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Cervantes, Don Quixote
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"All prose fiction is a variation on the theme of Don Quixote."
Lionel Trilling (CC '25), legendary Columbia professor

Like so many of the works we've read, Don Quixote represents a "pivot" in European literature--a locus for some startling literary discoveries (i.e. innovations) and developments (i.e. innovative "twists" on older techniques), as well as an innovative revisiting of some "age-old" questions (the relation of art to life, the quest for meaning, etc.). Like all great literature, it is self-conscious; what marks out Don Quixote among the works we have read is, perhaps, its awareness of its place in a literary tradition. (Note that Don Quixote is not, strictly speaking, a novel, though it has been said to "anticipate" the novel.) In what ways do you see Don Quixote as emerging from the "tradition" adumbrated by the works we gave read? In what ways do you see it as foreshadowing literary "tricks of the trade" with which we are familiar today?

Web Resources
Don Quixote Home Page at The Kennedy Center
The Cervantes Project (Digital Library) at Texas A&M

The Golden Age of Spain
After the discovery of the Americas, Spain gradually became one of the wealthiest nations in the world. In the 16th century, Spain entered its Golden Age, marked by an extraordinary flourishing of the literary, dramatic, and visual arts (note the parallel between financial and artistic wealth, an important underlying question in Don Quixote); and by the growing dominance of the Roman Catholic Church, culminating in its attempt to suppress all heresy through the Inquisition.

Spain's ascendancy, like all ascendancies, came at a price, mostly paid by other people: the Jews and Muslims who were harried, persecuted, killed, and expelled under the Inquisition; and the Aztec and Inca Empires, destroyed by Spanish agents in 1521 and 1533, respectively.

At the beginning of the Golden Age, which spanned almost two centuries, Spain was ruled by Charles [Carlos] I. But when his son Philip II took the throne in 1556, Spanish power began to decline. Internal struggle in Spain and continual battles in Europe and abroad--including the defeat of the Spanish Armada in 1588, the War of the Spanish Succession (1702-13), the Napoleonic Wars (1803-15), and the Spanish-American War (1898) --drained the country's resources and strength. The conventional end date for Spain's Golden Age is 1681, the year that saw the death of the playwright Calderón.

(Spanish history in yellow; British in pink; other European events in green; Cervantes' life in white.)

  • 1469 Isabella I of Castile marries Ferdinand V of Aragon, uniting their kingdoms
  • 1478 Spanish Inquisition begins
  • 1492 Ferdinand and Isabella commission Christopher Columbus to explore the Indies
  • 1516 Charles I of Spain inherits the joint thrones of his grandparents Ferdinand and Isabella (although he has to fight two wars in order to be recognized as sovereign). He already holds considerable lands in Europe, including the Netherlands and the Duchy of Burgundy.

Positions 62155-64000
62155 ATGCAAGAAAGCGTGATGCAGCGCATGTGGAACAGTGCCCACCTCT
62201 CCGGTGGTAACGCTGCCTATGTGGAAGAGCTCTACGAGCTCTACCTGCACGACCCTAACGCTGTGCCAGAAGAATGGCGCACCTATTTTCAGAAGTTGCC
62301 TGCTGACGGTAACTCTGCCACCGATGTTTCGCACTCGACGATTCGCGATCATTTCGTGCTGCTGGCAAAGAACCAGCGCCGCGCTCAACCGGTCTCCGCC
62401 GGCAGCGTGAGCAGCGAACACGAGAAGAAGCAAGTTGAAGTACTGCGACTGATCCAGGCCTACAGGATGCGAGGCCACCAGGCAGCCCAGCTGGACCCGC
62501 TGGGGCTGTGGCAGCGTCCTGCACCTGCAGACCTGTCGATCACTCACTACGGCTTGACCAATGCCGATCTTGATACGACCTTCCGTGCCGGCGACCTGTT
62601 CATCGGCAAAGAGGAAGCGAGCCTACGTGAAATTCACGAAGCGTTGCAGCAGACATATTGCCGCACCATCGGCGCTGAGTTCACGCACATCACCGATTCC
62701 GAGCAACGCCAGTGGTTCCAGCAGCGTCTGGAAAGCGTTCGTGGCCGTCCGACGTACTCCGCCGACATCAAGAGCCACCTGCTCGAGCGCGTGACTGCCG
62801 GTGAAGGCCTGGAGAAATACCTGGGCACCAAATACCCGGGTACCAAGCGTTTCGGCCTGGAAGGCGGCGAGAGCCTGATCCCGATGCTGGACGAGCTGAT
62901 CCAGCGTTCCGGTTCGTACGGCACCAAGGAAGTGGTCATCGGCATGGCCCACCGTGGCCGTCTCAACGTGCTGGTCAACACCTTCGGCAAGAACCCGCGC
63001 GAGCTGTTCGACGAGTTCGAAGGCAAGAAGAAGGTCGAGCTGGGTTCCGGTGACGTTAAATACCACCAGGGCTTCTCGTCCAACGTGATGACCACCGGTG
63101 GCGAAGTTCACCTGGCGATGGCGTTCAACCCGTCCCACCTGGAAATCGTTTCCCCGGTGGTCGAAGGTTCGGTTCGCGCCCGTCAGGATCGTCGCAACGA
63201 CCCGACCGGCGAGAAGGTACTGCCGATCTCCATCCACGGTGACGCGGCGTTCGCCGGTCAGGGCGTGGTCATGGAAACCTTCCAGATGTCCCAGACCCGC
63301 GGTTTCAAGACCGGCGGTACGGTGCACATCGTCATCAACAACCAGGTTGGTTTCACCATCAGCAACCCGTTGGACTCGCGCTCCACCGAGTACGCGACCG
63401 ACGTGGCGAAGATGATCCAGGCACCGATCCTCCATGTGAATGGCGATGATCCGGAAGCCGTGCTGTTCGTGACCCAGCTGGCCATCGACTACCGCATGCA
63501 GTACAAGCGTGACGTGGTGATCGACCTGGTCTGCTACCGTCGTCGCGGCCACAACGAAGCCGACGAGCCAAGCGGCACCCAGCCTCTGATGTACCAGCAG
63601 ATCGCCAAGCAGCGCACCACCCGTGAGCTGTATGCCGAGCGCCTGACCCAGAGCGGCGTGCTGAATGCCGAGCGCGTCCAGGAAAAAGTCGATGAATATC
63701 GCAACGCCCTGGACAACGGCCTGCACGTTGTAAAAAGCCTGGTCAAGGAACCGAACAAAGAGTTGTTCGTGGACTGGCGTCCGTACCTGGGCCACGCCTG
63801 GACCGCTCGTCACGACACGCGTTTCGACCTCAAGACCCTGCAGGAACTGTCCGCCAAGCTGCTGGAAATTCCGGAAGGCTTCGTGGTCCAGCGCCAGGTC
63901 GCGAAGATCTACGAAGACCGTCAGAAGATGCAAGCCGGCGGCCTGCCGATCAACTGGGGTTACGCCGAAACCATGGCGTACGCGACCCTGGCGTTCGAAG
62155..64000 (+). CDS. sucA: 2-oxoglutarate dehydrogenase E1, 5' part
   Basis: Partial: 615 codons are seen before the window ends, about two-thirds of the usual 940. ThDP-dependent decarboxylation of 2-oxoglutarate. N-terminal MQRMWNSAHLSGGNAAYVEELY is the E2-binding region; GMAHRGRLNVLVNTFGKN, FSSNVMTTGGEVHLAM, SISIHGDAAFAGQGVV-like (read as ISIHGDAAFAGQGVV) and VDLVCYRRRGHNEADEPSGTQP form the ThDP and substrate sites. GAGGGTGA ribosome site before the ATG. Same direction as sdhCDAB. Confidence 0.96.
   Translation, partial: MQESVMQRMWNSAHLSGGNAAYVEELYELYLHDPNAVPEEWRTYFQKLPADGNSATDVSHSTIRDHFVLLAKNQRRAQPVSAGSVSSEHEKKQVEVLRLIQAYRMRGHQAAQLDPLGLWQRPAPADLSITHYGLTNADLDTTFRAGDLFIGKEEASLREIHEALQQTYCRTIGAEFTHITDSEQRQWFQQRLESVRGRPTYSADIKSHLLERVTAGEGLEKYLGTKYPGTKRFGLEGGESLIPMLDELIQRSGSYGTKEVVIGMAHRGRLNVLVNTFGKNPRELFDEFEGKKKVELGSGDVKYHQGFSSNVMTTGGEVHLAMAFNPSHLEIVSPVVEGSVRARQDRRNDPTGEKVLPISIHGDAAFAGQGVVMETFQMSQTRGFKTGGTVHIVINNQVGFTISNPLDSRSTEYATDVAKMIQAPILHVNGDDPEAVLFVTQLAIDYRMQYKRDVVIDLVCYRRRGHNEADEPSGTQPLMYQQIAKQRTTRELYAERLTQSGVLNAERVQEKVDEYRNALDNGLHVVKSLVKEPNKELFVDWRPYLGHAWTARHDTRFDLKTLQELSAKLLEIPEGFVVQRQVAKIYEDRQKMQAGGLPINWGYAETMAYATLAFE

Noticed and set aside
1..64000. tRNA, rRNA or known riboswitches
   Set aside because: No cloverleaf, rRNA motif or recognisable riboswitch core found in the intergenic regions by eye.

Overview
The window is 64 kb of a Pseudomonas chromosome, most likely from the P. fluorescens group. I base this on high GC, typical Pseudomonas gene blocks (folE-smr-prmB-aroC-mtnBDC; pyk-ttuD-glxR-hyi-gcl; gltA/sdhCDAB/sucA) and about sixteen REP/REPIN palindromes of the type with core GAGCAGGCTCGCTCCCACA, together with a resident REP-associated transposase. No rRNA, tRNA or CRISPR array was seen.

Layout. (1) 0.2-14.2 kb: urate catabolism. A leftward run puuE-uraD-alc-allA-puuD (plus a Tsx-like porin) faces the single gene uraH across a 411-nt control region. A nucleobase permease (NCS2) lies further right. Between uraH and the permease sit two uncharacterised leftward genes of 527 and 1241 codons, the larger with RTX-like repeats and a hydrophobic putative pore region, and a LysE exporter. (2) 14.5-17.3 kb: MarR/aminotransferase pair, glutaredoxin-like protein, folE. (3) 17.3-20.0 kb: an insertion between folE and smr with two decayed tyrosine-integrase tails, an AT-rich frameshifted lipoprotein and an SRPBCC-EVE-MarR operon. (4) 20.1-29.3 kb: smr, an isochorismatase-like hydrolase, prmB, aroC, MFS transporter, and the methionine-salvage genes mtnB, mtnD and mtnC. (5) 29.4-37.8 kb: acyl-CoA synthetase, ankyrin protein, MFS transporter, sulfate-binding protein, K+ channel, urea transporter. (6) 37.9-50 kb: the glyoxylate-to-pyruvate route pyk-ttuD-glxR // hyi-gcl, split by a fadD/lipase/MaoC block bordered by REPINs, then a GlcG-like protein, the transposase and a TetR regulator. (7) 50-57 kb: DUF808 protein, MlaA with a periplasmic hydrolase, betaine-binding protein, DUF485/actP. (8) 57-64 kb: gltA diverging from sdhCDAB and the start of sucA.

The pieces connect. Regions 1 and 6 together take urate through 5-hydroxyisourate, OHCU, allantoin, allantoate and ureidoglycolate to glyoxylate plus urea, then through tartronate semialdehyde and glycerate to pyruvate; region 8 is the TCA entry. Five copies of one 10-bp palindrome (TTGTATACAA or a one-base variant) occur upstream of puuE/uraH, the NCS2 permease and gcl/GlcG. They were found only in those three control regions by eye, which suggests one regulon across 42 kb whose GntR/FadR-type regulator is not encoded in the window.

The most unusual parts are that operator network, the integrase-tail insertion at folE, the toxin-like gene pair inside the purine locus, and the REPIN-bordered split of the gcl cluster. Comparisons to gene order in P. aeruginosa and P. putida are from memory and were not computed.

• 1519 Charles is elected Holy Roman Emperor (in which capacity he is known as Charles V).
  • 1521 Destruction of the Aztec empire
  • 1533 Destruction of the Inca empire; birth of Montaigne
  • 1547 Birth of Cervantes
  • 1553 Mary Tudor accedes to the English throne and returns the country to Catholicism, ruthlessly pursuing and burning Anglican and Protestant "heretics" (which earns her the nickname "Bloody Mary").
  • 1555 Mary Tudor marries Philip (about to be Philip II) of Spain
    [This marriage, designed to enforce Roman Catholicism on the realm, failed on a couple of counts: the English people hated foreigners - especially the Spanish - and twenty years of Protestantism had soured the English on Papal interference. Mary met with resistance at every level of society, and, unlike her father (Henry VIII) or brother (Edward VI), failed to conform society into one ideological pattern. Philip II, cold and indifferent both to Mary and to her realm, remained in England for only a short time (but long enough to coerce Mary into war with France, resulting in defeat and the loss of the last English continental possession, Calais). Upon the retirement of his father, Charles I [V], Philip returned to Spain; Mary died ten months later. ]
  • 1556 Philip II succeeds Charles I (V) as King of Spain (not, obviously, as Holy Roman Emperor)
  • 1558 Elizabeth I accedes to the English throne upon Mary's death
  • 1560s England begins participation in the slave trade.
  • 1564 Birth of Shakespeare; death of Michelangelo.
  • 1571 Cervantes joins the Spanish army; fights the Ottoman Turks at the Battle of Lepanto; loses the use of one hand (his left).
  • 1575 Cervantes decides to return to Spain, but his boat is waylaid by Algerian pirates and he spends the next 5 years in captivity (making frequent, but unsuccessful, attempts to escape).
  • 1580 First edition of Montaigne's Essais; Cervantes, freed on ransom, finally returns to Spain, where for the next 25 years he struggles to make a living.
  • 1582 Pope Gregory VIII calculates the Gregorian Calendar, the calendar in use in the West today.
  • 1587 Cervantes is hired as Royal Commissioner of Supplies, responsible for gathering food for the "Invincible" Spanish Armada.
  • 1588 The defeat of the Armada by the British navy (after its near-destruction by storms) marks a turning-point in naval power dynamics: the British Empire begins its rise, and the Spanish one begins its decline.
  • 1590s Financial irregularities see Cervantes imprisoned twice; according to scholars, he begins writing Don Quixote while in prison.
  • 1602 Dutch East India Company founded to help exploit profits from the East Indies
  • 1603 James VI of Scotland is crowned as Janes I of England, upon the death of Elizabeth I
  • 1604 Publication of the first part of Don Quixote (Cervantes is 57)
  • 1606 King James I charters the Plymouth and London Companies, which found the Jamestown Colony in Virginia in his honor.
  • 1609 Galileo Galilei builds the first astronomical telescope to observe the planets and solar system.